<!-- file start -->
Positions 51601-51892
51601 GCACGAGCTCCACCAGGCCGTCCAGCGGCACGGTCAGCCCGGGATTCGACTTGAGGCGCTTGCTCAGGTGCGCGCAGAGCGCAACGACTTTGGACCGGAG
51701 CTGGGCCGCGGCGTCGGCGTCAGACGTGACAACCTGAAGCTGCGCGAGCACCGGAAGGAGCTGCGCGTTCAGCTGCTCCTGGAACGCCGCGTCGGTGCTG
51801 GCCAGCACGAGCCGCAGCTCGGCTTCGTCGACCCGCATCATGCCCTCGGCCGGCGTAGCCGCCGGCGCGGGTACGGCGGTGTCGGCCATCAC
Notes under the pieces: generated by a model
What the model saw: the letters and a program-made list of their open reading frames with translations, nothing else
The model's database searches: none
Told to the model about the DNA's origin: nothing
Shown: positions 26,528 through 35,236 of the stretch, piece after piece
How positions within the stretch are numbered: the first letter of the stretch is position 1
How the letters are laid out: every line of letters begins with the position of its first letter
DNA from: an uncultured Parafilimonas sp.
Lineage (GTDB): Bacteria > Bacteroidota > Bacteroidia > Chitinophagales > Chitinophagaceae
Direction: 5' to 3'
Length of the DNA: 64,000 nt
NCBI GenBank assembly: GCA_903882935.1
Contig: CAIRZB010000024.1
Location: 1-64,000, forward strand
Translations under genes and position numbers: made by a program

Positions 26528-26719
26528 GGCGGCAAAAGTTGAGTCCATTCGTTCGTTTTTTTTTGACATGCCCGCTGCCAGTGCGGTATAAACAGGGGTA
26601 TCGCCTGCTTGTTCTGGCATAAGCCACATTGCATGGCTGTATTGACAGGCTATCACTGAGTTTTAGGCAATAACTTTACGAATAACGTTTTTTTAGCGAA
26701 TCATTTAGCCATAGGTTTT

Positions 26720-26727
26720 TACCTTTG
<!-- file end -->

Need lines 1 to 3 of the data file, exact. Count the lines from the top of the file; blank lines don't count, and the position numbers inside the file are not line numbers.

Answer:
Positions 51601-51892
51601 GCACGAGCTCCACCAGGCCGTCCAGCGGCACGGTCAGCCCGGGATTCGACTTGAGGCGCTTGCTCAGGTGCGCGCAGAGCGCAACGACTTTGGACCGGAG
51701 CTGGGCCGCGGCGTCGGCGTCAGACGTGACAACCTGAAGCTGCGCGAGCACCGGAAGGAGCTGCGCGTTCAGCTGCTCCTGGAACGCCGCGTCGGTGCTG